PEOPLE’S National Party (PNP) presidential aspirant Mark Golding has reprimanded former St Ann North Western Member of Parliament Dr Dayton Campbell for comments made on a political platform in St Ann last week, which has since attracted widespread criticisms from onlookers.
Campbell, who is supporting Golding in his bid to replace Dr Peter Phillips as PNP president, raised eyebrows on Thursday when he told party delegates to vote for the candidate who has the capital and backing of the private sector.
Yesterday Golding sought to clarify Campbell’s comments ahead of the November 7 internal election, while suggesting that they were clumsily stated.
“I think the broader point that Dayton was trying to make was that the party needs resources to function effectively as a political organisation, and that part of the role of the leader must be to try and attract those resources. I think that was the broader point that he was trying to make,” Golding told editors and reporters during a Jamaica Observer Monday Exchange.
“In the course of it, you know, speaking on a platform, I think some things were said there that ought not to have been said. I’ve spoken to him about it and I think we’ll move on from there, but the broader point as to the importance of resources is a real one,” he added.
He said as it relates to whether or not the person who next leads the Opposition party must be rich, that is not a requirement.
“Absolutely not,” Golding said when asked if his position was similar to Campbell’s.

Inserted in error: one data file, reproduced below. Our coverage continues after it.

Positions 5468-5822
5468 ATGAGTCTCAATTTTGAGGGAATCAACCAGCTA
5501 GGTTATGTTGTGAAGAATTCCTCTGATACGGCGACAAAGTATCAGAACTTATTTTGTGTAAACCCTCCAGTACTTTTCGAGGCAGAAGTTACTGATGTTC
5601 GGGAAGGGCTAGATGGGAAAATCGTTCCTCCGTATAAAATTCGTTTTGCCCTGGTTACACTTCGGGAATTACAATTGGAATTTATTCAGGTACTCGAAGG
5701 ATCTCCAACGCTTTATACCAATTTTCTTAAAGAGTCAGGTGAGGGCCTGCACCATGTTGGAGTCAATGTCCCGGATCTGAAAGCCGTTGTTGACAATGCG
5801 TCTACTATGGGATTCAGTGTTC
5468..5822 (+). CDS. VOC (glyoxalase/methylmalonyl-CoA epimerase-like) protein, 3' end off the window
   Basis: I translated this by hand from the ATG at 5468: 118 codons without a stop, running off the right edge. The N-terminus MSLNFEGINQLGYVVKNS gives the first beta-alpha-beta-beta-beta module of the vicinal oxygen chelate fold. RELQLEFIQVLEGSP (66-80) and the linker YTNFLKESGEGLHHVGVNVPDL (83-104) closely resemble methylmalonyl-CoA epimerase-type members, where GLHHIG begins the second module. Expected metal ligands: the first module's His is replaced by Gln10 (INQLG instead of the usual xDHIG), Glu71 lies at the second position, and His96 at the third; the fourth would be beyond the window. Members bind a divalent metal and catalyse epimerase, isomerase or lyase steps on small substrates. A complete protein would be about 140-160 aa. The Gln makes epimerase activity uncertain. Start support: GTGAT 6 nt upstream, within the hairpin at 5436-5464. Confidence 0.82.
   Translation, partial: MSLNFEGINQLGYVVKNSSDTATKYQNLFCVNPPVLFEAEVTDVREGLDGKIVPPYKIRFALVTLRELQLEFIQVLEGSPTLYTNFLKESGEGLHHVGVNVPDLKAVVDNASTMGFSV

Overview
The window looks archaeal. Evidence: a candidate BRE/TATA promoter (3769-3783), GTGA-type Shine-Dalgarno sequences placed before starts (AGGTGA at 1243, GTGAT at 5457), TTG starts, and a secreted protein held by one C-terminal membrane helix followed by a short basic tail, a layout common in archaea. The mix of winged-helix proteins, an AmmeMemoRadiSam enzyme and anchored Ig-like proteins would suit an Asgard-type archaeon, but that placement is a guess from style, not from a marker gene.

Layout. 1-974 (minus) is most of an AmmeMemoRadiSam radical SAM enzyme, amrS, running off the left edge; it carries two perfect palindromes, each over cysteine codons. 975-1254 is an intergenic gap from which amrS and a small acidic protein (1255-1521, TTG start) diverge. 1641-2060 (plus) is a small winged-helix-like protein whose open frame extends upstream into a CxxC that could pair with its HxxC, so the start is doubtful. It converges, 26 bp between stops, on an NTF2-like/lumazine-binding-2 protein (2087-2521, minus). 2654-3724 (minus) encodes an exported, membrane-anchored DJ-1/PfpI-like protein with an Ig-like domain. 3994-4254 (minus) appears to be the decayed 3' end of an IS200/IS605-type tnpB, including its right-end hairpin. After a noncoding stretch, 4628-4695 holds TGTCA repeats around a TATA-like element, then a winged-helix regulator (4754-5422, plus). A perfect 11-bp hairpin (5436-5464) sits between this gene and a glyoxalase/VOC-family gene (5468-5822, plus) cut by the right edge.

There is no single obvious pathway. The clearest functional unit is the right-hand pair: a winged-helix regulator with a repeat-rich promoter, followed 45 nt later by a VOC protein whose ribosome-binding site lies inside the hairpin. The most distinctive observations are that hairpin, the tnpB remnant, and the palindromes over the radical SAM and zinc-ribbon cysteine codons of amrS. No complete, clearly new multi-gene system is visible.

“But, it has to be somebody with credibility; somebody who is seen by the wider community as worthy of support so that resources can flow through the party,” he added.
Several members of the PNP have publicly stated that the party has found itself in a less than ideal position financially.
Equally, others have chalked up the party’s dismal performance at the polls in recent years to a lack of resources brought on by a major campaign donation scandal in 2016, five months after its shock defeat to the Jamaica Labour Party (JLP).
The PNP is yet to recover from the damaging allegations of misuse of campaign donations by some of its candidates in the general election that year.
The allegations were made by then PNP Treasurer Norman Horne in his report to the party’s National Executive Council meeting on July 23 and 24 of that year, but which surfaced weeks later.
In his report, Horne painted a picture of a party in campaign disarray, which spilt over to its ability to raise funds for the election that it eventually lost by one seat to the JLP.
Last Thursday Campbell told delegates that the party needs money, and suggested that in selecting Golding for the coveted position of president, funds would again flow into the organisation.
“The party can’t run pon water. It’s a funny thing I see in politics, enuh. On election day almost everybody want money fi vote, but when you have somebody weh have money inna the party it’s like wi want to cuss them. The party needs smaddy with money and who can raise money, because you need money to run a political [organisation],” he told delegates, several of whom applauded him.
“Is what is really going on? On election day when you go out there, you nuh hear everybody a ask ’bout money? All some people right here suh in the room now a go want money fi vote the seventh,” he said, while chuckling.
“So the party needs to have a leader that is respected in the country and respected in the private sector so they can raise money,” he said.